New Spain was a viceroyalty of the Spanish colonial empire in cooperation with the major territories in the commonly known American Septentrional. The establishment of the New Spain followed the conquest of the empire of Aztec in 1521. It covered North America and South of Canada a portion that is presently occupied by Mexico and Central America, excluding area covered by Panama; most of United states, western of Mississippi river and Floridas. The Spanish East and West Indies were also included and the administrative units were in Las Californias, Nueva Extremadura and Santa Fe de Nuevo Mexico. New Spain was leading in the four Viceroyalties established for governing the foreign colonies of Spain under the rule of Viceroy in the city of Mexico whose responsibility was to govern different territories on New Spain instead of the king of Spain.

The Iroquois` Historical Account

The Iroquois lived in the north-eastern part of the present United States, in upstate New York and spread up to the Niagara Falls. From the historical records, it is known that they lived in communities in long buildings, which were not only their shelters, but also places for community meetings and worship (Tuck, 1978). Due to historical records, the Iroquois that consisted of the Onondaga, Oneida, Mohawk, Cayuga, Seneca and Tuscarora established a constitution and its government to protect their citizens in different matters and conflicts, providing law on their territories (Barrett, 2003). The Iroquois were powerful people who later gained control of the present north-eastern part of the U.S.A. and eastern Canada due to migration and conquest. By 1680, they occupied the territories of Kentucky, the Ohio and Mississippi Rivers, Illinois River, Lake Michigan, southern Ontario and south-western Quebec and finally New England with the Connecticut River and the Hudson River. In spite the fact that the Iroquois made a great impact on history of the United States, their amount in the 17 th century was approximately 20,000. Due to various epidemics which were brought from Europe and wars reduced their population almost in a half of its original number. Permanent wars with the French and British moved them back to the original territories (Barrett, 2003).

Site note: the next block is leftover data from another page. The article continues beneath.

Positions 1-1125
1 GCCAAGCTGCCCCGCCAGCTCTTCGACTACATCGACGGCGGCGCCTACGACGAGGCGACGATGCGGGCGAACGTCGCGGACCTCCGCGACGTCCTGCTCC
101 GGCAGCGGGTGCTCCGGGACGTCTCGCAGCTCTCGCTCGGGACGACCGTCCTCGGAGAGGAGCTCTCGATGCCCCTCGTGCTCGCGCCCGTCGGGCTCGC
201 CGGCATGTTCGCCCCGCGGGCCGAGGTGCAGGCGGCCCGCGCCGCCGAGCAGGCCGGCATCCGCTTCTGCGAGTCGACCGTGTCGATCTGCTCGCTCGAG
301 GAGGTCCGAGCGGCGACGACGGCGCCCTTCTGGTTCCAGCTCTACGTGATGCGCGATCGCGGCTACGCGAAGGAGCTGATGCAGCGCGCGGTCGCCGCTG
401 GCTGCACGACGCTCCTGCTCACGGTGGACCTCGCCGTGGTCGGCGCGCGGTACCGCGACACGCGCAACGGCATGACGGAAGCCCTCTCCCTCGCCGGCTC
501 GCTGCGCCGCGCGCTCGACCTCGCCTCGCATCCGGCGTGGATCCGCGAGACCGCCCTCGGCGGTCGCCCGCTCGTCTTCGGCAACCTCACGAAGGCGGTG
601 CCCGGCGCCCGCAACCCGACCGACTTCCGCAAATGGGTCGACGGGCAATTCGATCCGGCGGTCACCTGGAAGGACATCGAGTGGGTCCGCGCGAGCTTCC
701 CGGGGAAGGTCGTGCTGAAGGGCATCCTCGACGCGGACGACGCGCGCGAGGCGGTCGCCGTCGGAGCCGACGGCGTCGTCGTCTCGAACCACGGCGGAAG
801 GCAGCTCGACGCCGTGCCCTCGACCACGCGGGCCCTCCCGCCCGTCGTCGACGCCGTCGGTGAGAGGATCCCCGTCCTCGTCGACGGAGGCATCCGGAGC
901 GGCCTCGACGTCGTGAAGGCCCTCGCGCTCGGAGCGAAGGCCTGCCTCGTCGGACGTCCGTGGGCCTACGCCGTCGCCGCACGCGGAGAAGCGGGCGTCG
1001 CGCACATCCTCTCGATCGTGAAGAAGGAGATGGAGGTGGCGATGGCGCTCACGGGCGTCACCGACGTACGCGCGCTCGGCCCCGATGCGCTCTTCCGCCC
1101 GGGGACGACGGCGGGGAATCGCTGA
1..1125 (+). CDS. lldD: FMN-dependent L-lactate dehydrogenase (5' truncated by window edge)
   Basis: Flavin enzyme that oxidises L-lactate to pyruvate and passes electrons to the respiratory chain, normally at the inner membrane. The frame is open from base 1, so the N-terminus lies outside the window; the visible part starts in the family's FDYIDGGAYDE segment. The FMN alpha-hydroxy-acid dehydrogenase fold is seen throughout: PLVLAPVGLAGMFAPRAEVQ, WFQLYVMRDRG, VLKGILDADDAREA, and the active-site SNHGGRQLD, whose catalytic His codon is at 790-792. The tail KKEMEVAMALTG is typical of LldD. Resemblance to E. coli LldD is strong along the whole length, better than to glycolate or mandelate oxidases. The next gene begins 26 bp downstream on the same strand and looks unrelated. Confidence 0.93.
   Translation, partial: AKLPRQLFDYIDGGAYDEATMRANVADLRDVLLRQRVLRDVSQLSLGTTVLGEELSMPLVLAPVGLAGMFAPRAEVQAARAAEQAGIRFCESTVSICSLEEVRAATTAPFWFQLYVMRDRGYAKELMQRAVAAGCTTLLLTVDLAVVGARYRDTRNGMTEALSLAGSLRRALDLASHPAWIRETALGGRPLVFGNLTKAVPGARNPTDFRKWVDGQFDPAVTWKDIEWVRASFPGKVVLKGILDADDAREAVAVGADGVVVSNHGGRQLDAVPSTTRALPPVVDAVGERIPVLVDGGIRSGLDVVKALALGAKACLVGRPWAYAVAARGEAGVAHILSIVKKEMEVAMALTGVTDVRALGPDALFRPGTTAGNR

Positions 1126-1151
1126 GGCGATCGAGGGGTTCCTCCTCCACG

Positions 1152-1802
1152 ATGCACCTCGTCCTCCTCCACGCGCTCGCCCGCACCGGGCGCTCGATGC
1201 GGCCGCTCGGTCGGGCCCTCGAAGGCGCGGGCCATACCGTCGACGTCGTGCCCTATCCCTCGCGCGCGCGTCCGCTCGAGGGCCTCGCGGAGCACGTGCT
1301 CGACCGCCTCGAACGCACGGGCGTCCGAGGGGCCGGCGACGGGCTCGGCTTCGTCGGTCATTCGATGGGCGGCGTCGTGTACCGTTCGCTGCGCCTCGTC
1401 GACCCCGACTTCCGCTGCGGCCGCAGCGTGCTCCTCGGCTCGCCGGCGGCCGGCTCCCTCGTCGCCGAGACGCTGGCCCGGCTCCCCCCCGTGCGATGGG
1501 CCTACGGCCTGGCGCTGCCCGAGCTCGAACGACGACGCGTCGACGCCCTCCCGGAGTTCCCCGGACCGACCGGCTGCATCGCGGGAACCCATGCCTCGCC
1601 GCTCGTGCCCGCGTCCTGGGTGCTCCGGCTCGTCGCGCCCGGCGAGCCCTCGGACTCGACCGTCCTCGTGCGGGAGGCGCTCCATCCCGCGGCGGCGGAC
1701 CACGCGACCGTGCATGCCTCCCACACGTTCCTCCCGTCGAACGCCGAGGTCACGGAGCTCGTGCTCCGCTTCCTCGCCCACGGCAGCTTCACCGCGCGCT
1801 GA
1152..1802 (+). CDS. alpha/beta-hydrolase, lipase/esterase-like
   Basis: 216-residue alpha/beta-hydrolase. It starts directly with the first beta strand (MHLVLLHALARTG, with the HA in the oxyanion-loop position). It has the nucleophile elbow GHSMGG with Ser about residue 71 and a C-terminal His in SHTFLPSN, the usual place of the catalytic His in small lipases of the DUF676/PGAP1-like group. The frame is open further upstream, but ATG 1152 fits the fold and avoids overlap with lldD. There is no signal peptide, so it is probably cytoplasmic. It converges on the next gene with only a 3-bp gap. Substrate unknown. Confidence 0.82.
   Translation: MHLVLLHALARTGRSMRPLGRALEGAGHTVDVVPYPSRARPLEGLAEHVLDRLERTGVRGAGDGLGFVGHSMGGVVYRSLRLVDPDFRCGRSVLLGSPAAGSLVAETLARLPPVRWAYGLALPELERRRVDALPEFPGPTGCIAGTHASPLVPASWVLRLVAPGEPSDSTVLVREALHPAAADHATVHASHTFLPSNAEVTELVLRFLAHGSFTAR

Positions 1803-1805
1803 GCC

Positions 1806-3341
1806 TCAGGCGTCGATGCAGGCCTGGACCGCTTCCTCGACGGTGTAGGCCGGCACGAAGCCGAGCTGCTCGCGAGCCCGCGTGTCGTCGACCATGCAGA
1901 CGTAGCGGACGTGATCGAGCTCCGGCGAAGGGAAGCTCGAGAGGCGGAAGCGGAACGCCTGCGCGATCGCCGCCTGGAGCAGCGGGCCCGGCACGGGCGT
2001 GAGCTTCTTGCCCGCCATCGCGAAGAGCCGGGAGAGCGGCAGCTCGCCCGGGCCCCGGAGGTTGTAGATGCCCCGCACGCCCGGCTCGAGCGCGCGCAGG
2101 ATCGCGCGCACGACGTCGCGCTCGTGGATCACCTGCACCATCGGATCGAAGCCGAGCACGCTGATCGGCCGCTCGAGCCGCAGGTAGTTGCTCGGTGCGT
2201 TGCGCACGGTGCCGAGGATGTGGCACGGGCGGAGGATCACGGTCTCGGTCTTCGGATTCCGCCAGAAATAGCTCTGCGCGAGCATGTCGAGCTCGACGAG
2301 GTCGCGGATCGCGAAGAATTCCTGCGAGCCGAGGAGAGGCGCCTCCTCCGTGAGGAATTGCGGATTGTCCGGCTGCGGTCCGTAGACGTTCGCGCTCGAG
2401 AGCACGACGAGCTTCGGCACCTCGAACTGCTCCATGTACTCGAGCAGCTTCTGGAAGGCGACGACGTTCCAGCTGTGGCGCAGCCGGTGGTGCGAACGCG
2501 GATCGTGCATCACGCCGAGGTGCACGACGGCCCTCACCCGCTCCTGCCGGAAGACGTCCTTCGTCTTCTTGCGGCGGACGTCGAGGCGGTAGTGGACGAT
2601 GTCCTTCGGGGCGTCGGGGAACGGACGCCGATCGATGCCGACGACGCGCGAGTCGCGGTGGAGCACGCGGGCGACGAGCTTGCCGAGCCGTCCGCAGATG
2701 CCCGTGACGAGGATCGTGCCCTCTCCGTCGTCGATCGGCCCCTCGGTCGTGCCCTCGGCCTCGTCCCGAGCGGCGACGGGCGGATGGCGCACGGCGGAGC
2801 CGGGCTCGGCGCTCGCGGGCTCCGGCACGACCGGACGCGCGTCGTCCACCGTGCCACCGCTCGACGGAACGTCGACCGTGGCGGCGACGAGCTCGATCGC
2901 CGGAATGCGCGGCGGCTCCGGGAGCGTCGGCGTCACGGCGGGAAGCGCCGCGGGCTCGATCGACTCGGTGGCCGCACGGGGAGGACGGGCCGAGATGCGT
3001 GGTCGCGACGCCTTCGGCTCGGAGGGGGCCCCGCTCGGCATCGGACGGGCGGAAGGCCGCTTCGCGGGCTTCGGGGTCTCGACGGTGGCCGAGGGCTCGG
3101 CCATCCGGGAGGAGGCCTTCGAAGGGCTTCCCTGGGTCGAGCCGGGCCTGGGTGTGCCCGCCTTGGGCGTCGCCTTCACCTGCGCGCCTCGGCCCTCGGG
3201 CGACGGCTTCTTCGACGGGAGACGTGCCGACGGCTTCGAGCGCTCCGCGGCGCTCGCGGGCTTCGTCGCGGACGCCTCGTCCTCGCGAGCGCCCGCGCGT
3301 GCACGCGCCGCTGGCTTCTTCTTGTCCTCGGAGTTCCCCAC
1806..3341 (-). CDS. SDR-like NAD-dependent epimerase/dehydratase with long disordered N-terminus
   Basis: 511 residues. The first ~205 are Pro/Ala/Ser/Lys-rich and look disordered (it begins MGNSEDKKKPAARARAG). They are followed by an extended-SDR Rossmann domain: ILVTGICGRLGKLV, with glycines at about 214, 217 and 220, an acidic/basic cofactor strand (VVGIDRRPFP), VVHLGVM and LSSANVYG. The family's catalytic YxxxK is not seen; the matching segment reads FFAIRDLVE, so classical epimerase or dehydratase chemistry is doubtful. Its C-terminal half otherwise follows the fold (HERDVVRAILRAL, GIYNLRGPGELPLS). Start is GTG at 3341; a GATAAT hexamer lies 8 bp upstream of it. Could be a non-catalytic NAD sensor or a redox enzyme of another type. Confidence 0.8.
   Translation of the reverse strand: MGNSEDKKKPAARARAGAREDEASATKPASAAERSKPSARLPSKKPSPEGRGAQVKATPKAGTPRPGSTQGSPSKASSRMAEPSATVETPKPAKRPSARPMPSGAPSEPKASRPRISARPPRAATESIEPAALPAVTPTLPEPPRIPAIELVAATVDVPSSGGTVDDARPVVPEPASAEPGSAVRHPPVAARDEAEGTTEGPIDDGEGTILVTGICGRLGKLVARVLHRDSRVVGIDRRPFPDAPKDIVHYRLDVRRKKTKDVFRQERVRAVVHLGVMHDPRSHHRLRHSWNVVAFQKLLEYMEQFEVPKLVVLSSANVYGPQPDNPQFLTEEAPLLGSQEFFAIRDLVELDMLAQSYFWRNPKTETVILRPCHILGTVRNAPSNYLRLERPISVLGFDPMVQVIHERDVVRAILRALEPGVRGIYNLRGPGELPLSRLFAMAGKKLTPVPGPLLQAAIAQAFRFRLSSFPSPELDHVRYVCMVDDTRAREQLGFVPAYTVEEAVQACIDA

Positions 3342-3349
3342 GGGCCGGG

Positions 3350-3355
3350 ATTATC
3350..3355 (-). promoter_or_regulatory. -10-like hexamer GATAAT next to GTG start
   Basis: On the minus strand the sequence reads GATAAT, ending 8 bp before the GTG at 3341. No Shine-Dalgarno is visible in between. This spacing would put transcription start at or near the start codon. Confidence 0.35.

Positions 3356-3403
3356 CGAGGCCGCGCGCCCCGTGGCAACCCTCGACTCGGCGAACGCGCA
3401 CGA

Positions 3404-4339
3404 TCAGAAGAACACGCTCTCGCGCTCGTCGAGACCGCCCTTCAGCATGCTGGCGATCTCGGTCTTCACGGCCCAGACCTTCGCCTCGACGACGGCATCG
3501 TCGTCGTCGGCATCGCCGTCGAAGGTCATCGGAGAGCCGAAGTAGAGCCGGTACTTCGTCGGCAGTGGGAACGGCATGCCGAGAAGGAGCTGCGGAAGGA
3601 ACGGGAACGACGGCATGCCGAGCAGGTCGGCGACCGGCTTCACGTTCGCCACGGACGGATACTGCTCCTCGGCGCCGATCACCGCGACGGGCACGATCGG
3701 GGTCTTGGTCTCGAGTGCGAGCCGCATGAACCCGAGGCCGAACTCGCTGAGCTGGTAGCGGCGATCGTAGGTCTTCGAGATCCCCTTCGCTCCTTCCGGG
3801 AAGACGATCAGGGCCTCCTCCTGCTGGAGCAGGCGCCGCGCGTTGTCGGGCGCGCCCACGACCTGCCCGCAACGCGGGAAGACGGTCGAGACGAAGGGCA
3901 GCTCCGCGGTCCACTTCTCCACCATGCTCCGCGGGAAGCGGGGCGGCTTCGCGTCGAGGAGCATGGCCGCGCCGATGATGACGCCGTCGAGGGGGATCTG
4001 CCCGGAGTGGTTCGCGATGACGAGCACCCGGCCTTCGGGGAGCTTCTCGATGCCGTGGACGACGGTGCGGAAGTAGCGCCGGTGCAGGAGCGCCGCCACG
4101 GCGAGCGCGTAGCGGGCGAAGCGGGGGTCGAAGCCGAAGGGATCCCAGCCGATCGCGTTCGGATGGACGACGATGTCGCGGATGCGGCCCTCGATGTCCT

An efficient political and social organization of the Iroquois attracted the historians and the founding fathers of the U.S.A., such as Benjamin Franklin, Thomas Jefferson and John Adams. They invited the Iroquois leaders to take part in the meetings that led to the Declaration of Independence in 1776. Some of the Iroquois original laws (to serve, resolve and protect disputes) were included to the American Constitution. The Iroquois was one of the most influential Native American tribe and made an important input in the development of those territories, where they were settled. They were rather cultural people who educated their children, had their own traditions and holidays. People cultivated agriculture, gathered forest products like berries and mushrooms, went fishing and hunting. The fact that they lived in long houses was a symbol of their unity.

The Iroquois society is characterised by a rich and varied culture. Women had a great respect in their families and there never was any violence against them. They were responsible for bringing up children, property, dwellings and horses; furthermore, they could choose what kind of work to do in the dwelling. They had equal rights with their men and in case of divorce it was a man who had to leave the house, not a woman.

Colonial Wars

During the first meeting with the Europeans on their territories most of the Iroquois were rather friendly and helpful. They were acting that way because of their lifestyle and traditions, when all people used to help each other.  Colonial wars took place mainly in Canadian territories between the Iroquois and the French. Samuel de Champlain started the war against the Iroquois in 1609 and the battles had been continuing for the next 150 years. Native Americans were fearless fighters who did not save their lives protecting their native land, women and children against the European colonists. The war of 1650 is known in the American-Canadian history as one of the most severe war against French colonists who had a great fear against the Iroquois. It was hard for the French to establish their rules and laws because of the Iroquois severe resistance (Abler, 2007). The year 1650 is known as the year of the famous Iroquois attack due to which they dispersed the Huron`s throughout Ontario and had the intention to destroy Montreal and Quebec City. As a result of that war, the Iroquois returned to their own land. Only by the year 1760, England could establish their law and system as a result of seven years war.